Parallel imports: what constitutes repackaging?
What constitutes repackaging for the purposes of Bristol-Myers Squibb and Boehringer Ingelheim? To what extent is the application of a label to a pack ‘repackaging’? These are issues addressed by the Court of Justice of the European Union in Junek Europ-Vertrieb v Lohmann & Rauscher International, Case C-642/16. The decision offers some useful guidance for brand owners and parallel importers alike.
Lohmann & Rauscher International is a German company, manufacturing sanitary preparations for medical purposes and dressings and retailing them under the brand DEBRISOFT. It owns the European Union trade mark for DEBRISOFT for ‘sanitary preparations for medical purposes’, ‘plasters, materials for dressings’ and ‘dressings, medical’.
Junek Europ-Vertrieb is an Austrian company which parallel imports products sold under the brand DEBRISOFT from Austria to Germany. In doing so, Junek Europ-Vertrieb affixed on packaging a label featuring the following information: the company responsible for the importation, its address and telephone number, a barcode and a central pharmaceutical number. The label was applied neatly to an unprinted part of the box and did not conceal the mark of Lohmann & Rauscher International. This is shown below.
Art 15 Regulation 2017/1001 states that:
- "An EU trade mark shall not entitle the proprietor to prohibit its use in relation to goods which have been put on the market in the European Economic Area under that trade mark by the proprietor or with his consent.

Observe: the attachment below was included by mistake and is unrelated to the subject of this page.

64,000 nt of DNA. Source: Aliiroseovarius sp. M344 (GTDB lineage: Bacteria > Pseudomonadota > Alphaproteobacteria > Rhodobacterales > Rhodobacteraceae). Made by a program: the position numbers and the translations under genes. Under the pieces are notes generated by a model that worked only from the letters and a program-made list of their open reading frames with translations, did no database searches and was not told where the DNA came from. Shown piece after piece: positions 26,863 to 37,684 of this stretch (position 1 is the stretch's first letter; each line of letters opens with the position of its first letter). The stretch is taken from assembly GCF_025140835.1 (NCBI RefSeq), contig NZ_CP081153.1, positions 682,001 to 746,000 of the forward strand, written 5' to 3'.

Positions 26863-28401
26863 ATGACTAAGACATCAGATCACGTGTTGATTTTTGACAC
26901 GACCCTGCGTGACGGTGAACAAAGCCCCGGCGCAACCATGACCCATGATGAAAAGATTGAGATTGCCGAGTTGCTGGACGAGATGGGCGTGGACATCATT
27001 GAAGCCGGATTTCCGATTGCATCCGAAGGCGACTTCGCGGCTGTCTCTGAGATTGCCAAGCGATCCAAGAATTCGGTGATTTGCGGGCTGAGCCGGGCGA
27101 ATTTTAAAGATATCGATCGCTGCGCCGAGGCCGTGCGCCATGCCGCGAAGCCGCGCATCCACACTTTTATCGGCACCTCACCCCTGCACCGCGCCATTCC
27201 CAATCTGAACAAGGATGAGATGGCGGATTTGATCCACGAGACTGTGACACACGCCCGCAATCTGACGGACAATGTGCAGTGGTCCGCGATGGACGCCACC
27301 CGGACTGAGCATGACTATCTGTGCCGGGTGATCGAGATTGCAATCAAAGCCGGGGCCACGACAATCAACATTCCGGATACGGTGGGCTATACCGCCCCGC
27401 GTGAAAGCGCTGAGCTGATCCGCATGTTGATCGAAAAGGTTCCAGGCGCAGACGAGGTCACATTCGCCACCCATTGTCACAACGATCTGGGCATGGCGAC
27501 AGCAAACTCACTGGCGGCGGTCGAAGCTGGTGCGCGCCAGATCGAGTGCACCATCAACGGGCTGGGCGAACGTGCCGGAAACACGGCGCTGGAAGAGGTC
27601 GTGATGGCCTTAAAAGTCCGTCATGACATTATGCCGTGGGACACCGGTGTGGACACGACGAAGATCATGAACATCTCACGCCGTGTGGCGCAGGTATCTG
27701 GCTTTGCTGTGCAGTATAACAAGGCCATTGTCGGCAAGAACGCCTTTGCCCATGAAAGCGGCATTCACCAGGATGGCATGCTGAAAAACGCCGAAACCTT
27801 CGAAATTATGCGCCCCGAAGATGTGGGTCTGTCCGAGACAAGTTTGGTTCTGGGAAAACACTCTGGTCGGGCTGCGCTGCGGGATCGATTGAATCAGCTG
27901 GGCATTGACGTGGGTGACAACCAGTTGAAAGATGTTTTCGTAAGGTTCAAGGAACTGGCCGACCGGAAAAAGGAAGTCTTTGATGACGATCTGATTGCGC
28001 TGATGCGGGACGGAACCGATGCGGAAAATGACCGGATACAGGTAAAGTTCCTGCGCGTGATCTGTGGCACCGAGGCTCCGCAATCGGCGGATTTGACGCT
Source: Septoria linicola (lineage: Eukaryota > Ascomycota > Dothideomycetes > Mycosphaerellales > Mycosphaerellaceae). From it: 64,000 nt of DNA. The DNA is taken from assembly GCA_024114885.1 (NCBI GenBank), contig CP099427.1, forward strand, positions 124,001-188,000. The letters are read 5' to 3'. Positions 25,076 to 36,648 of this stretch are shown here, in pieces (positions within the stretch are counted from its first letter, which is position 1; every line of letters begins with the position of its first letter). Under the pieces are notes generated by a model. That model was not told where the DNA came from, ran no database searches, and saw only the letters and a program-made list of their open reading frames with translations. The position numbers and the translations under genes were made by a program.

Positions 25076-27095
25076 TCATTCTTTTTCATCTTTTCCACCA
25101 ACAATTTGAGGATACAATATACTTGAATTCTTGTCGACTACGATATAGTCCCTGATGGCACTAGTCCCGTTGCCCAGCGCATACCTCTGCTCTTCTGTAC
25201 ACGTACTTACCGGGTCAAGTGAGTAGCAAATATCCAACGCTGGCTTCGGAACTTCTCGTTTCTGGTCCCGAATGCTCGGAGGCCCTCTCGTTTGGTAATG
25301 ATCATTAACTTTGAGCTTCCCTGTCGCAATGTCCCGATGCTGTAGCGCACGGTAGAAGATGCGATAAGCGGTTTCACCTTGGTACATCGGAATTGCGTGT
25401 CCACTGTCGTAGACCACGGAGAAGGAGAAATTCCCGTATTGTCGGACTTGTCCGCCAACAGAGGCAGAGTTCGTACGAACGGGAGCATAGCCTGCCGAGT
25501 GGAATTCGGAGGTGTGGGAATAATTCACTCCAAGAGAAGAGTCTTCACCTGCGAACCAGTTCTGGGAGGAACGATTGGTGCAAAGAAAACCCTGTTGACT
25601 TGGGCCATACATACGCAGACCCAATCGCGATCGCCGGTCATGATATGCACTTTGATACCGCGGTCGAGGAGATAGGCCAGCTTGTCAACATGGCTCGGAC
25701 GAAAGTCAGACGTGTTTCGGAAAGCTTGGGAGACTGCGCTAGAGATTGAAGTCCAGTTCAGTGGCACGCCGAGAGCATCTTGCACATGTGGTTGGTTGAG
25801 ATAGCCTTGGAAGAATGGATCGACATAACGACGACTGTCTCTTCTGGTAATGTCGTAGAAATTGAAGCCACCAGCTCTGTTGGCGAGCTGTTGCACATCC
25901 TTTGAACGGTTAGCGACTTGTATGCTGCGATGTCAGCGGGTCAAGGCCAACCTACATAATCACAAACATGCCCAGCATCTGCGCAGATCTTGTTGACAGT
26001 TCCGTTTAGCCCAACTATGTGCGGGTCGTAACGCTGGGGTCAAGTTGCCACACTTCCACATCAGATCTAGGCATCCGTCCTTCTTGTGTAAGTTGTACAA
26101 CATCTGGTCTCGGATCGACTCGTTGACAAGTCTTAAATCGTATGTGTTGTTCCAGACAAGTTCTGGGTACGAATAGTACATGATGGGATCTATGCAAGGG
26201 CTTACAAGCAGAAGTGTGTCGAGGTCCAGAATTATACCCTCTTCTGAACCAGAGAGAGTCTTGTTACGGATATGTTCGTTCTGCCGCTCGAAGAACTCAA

- Paragraph 1 shall not apply where there exist legitimate reasons for the proprietor to oppose further commercialisation of the goods, especially where the condition of the goods is changed or impaired after they have been put on the market.”
In Bristol-Myers Squibb and Boehringer Ingelheim guidance was given on the application of the predecessor to this Article as follows (these are sometimes referred to as the BMS guidelines):
"The proprietor of a mark may legitimately oppose the further commercialisation of a pharmaceutical product imported from another Member State in its original internal and external packaging with an additional external label applied by the importer, unless:
- It is established that the use of the trade mark rights by the proprietor thereof to oppose the marketing of the relabelled products under that trademark would contribute to the artificial partitioning of the markets between Member States;
- It is shown that the repackaging cannot affect the original condition of the product inside the packaging;
- The new packaging states clearly who repackaged the product and the name of the manufacturer;
- The presentation of the repackaged product is not such as to be liable to damage the reputation of the trade mark and of its owner; thus, the packaging must not be defective, of poor quality, or untidy; and
- The importer gives notice to the trademark proprietor before the repackaged product is put on sale, and, on demand, supplies him with a specimen of the repackaged product."